What is a Golden Cross in Crypto?
The golden cross is a widely used bullish indicator used in cryptocurrency trading, but it has its limitations in the crypto market as much as in more traditional trading. Short-term trading is risky, even if the potential for profit is high. The risk and profit are weighted like a seesaw. High risk on one side and high profit on the other. They exist together, and in a more volatile market the more likely the seesaw flies to one side or the other. In the volatile crypto market, this risk can be amplified.
The cryptocurrency market works on a global platform through online crypto exchanges. It offers opportunities to traders and investors to participate worldwide. In the long history of market trading this type of exchange is new. As such, it can be inherently volatile.
The golden cross pattern is a traditional market strategy using traditional analysis and indicators, but it is often applied to the crypto market. The limitations of the golden cross, as outlined above, exist in crypto trading as well. Knowing your market helps in using the golden cross. Crypto markets are no different. Doing your homework is a vital part of any trading strategy and that goes for crypto too. Back up your decisions with multiple data points and indicators, not only the golden cross.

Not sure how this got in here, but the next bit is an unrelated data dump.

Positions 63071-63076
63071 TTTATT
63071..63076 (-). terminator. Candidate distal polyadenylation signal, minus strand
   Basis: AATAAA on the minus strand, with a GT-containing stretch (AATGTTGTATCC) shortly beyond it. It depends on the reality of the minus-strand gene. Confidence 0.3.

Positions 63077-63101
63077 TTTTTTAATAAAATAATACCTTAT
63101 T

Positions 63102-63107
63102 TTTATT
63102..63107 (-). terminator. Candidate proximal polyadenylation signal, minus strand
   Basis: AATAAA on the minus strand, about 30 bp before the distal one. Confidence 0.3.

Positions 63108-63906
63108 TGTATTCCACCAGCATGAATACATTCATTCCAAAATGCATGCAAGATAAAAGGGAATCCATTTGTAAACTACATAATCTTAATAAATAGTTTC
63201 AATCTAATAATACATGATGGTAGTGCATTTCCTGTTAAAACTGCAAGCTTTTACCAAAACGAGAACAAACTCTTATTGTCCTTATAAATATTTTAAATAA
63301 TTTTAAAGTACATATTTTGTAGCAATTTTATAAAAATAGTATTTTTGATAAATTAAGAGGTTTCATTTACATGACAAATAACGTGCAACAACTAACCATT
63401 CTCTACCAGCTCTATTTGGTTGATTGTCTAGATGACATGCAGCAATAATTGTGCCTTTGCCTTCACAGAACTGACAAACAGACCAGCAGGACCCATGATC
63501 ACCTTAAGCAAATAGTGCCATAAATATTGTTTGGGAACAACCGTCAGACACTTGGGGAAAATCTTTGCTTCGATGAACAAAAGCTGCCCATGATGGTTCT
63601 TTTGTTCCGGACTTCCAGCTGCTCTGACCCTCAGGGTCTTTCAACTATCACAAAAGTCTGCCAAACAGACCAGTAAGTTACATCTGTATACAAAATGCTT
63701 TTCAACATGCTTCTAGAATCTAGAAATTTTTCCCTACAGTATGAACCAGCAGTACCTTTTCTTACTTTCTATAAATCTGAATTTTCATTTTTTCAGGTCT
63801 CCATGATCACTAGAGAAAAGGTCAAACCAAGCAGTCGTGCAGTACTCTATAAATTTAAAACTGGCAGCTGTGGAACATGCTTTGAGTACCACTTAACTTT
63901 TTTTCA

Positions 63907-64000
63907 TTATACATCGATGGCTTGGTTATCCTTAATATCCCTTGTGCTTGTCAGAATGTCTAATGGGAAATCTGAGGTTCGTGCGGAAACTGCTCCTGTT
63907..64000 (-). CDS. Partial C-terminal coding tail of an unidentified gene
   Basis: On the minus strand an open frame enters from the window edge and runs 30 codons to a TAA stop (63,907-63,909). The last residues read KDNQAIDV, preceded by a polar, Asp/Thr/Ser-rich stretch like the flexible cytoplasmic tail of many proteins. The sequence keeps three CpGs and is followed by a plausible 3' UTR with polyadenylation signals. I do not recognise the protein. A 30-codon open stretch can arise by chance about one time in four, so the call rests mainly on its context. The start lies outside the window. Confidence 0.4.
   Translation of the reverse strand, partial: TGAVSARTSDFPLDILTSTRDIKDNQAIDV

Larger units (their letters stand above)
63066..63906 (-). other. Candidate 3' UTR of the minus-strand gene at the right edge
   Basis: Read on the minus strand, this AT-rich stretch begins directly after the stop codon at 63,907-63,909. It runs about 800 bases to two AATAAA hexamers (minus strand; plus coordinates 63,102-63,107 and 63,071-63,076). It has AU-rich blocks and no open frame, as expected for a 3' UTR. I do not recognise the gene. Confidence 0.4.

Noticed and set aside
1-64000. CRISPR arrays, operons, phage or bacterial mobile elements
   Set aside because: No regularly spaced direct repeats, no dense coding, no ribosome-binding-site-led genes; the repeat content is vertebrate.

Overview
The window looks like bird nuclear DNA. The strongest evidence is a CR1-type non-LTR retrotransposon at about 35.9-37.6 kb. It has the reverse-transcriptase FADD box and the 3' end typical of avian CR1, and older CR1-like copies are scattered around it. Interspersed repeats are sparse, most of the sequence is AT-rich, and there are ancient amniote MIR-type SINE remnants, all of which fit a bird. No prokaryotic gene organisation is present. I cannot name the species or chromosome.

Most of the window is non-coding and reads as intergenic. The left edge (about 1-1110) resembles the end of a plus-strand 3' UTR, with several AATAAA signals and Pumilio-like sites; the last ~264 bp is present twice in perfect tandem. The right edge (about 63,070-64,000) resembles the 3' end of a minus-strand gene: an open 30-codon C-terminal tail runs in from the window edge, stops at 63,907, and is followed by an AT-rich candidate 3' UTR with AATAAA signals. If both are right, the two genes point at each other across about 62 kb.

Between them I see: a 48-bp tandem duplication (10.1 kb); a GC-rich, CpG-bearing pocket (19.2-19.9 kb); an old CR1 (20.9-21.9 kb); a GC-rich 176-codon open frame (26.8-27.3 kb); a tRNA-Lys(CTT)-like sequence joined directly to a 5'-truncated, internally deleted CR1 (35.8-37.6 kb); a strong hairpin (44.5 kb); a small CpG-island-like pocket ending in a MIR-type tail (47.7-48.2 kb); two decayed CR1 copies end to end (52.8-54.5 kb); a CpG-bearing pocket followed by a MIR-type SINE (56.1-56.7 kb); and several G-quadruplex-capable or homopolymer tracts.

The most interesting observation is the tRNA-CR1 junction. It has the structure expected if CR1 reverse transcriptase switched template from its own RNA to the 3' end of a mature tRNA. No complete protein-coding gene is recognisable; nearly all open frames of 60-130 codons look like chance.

Another Trading Strategy in your Toolbox
The golden cross is a positive technical indicator of what’s to come based on what has already occurred. Its foundation is built on what it has signaled in market history. It can also be foundational to building a more profitable trading strategy. As it can signal a significant and sustained uptrend, adding it to your trade strategy toolbox is important. Learning both what it can tell you and also its limitations is what a smart trading strategy is all about. In the end, it’s preferable to spot a golden cross pattern than its opposite.